Kovacevic, a visiting lecturer at the University of San Francisco, came across the bombshell of a revelation last month after contacting the CIA with a request for documents relating to the Yugoslav nuclear program a year earlier. The professor received 8 documents totaling 84 pages and covering a thirty year period from 1957 to 1986. The documents, presented in a variety of formats, from short reports to scientific studies, were all labeled classified. Some included redactions, and the CIA told the academic in a letter accompanying the files that some papers on the subject remain classified.
The secret papers also enabled Kovacevic to learn that in 1952, in cooperation with researchers from the Geological Society of America and with the help of geological surveys across Yugoslavia, two rich sources of uranium were discovered in the republics of Slovenia and Macedonia. "One of the documents, dated July 1979, revealed that the deposit in Slovenia alone could produce 300,000 tons of uranium a year, enough to make about 300 tons of uranium oxide," (i.e. nuclear fuel), the professor noted.
According to Kovacevic, the CIA documents demonstrate that US intelligence was well aware of Yugoslavia's efforts in the nuclear sphere, thanks to a well-organized network of informants across the country's institutions.
For example, "when the Americans refused to give Yugoslavia [something it needed], Belgrade turned to the Russians, and vice versa. When the US hesitated to sell Belgrade an experimental reactor, the Yugoslavs immediately bought one from the USSR. Then, in the 1970s, Belgrade signed an agreement with the US company Westinghouse to build Yugoslavia's first and only nuclear power plant at Krsko, Slovenia. Soviet firms were also interested doing so. It was a difficult game which the Yugoslav leadership played to perfection while Tito was alive," Kovacevic noted.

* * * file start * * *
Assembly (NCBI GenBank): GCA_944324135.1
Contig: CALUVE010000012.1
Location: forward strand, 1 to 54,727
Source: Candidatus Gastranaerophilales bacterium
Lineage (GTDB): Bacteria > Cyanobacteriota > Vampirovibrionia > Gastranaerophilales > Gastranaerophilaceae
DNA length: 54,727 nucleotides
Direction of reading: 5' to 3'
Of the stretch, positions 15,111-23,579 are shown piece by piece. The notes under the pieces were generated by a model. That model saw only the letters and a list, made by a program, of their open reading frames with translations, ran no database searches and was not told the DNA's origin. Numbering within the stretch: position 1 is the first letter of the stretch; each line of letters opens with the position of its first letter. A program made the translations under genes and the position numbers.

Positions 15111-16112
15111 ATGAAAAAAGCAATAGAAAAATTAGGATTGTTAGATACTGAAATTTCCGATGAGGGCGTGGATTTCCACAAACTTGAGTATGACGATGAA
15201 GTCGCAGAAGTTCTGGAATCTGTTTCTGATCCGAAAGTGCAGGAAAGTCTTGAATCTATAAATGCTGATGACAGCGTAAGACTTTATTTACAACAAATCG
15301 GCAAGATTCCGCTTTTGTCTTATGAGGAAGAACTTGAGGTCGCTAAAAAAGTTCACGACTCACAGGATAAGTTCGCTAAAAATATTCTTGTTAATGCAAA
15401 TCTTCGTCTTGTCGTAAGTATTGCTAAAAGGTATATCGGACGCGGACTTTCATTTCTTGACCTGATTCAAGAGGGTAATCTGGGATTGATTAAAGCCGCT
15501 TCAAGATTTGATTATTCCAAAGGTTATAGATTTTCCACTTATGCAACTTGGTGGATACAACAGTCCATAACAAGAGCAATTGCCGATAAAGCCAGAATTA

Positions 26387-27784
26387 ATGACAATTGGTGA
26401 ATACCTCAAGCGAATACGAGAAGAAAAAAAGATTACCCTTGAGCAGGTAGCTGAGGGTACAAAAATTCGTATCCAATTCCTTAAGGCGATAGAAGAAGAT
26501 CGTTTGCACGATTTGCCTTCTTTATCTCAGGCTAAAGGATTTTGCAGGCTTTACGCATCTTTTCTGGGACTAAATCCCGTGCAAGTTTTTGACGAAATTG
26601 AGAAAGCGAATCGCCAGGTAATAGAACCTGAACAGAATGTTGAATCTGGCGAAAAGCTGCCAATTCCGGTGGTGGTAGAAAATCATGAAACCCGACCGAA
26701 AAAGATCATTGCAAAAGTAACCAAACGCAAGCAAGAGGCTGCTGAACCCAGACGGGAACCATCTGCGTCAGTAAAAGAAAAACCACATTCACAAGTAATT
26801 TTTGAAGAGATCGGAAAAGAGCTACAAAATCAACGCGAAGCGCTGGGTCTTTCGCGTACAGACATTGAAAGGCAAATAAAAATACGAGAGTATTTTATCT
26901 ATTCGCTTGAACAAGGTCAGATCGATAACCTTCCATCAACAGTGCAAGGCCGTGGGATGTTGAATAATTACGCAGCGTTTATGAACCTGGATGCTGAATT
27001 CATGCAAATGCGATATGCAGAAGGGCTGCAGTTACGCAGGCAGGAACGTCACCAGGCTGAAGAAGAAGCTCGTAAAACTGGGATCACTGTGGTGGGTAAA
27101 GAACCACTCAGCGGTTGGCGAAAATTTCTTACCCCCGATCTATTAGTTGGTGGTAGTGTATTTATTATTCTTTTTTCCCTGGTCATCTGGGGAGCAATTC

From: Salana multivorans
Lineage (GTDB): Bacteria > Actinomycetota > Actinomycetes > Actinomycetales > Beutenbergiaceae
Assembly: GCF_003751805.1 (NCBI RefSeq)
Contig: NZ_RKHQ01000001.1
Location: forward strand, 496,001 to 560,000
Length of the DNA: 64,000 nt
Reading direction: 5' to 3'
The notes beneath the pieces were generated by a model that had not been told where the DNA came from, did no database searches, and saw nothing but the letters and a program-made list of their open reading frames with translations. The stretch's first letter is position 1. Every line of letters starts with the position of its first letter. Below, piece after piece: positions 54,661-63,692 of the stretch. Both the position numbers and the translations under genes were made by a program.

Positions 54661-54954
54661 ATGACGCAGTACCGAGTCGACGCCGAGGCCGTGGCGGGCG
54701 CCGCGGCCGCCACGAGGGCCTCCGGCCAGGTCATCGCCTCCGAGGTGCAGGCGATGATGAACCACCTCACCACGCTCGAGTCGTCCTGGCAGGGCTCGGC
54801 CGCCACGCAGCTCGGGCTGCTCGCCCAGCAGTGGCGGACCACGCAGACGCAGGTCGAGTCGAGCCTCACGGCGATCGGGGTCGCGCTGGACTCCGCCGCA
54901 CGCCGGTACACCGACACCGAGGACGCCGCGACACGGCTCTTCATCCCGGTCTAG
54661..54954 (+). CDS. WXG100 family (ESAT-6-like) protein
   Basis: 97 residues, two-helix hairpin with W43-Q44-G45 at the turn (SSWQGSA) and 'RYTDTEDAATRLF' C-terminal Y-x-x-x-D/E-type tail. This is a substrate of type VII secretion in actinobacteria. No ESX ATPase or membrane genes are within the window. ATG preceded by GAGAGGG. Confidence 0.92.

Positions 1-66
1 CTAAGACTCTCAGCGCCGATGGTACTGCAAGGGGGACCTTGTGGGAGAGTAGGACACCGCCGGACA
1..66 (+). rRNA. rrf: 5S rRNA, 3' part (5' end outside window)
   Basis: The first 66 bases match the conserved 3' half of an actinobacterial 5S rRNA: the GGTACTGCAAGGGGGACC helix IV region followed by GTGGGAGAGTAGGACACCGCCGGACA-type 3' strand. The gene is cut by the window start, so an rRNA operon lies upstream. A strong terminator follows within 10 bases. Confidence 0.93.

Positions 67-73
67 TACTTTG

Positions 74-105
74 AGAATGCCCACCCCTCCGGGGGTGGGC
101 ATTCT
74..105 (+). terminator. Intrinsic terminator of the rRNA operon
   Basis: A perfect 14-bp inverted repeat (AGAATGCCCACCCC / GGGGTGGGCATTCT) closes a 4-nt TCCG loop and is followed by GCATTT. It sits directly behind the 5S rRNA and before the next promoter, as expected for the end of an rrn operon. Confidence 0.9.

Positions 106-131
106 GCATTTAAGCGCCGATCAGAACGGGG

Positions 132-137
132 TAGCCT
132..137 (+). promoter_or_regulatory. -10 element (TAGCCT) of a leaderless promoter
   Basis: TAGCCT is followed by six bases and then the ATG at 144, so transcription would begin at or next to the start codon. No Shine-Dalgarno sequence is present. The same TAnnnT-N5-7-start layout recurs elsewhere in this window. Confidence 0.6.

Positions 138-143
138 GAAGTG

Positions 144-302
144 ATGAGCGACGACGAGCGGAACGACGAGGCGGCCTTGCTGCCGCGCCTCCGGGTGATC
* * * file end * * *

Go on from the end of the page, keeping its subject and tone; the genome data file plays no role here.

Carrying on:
The CIA documents also revealed that Yugoslavia made serious strides over the twenty year period between the mid-1950s and the mid-1970s toward joining the nuclear club. Whereas a 1958 analysis concluded that Yugoslavia did not have the potential to produce its own nuclear weapon, a 1975 study found that the potential exists, and was on the brink of being realized.
The paper, dated from December 1975 and titled 'Prospects for Further Proliferation of Nuclear Weapons', concluded that Belgrade would be able build its own atomic bomb before 1980 if it sought to do so.
"In other words, Yugoslavia could have created an atomic bomb; everything depended on the political will of the leadership; there, [by the late 1970s,] Tito no longer played a dominant role, due to his ill health. And some members of the leadership apparently already began to see their future outside Yugoslavia in their individual republics. Personally, I believe that the existence of a Yugoslav nuclear bomb could have saved the country from its bloody and brutal collapse," Kovacevic concluded.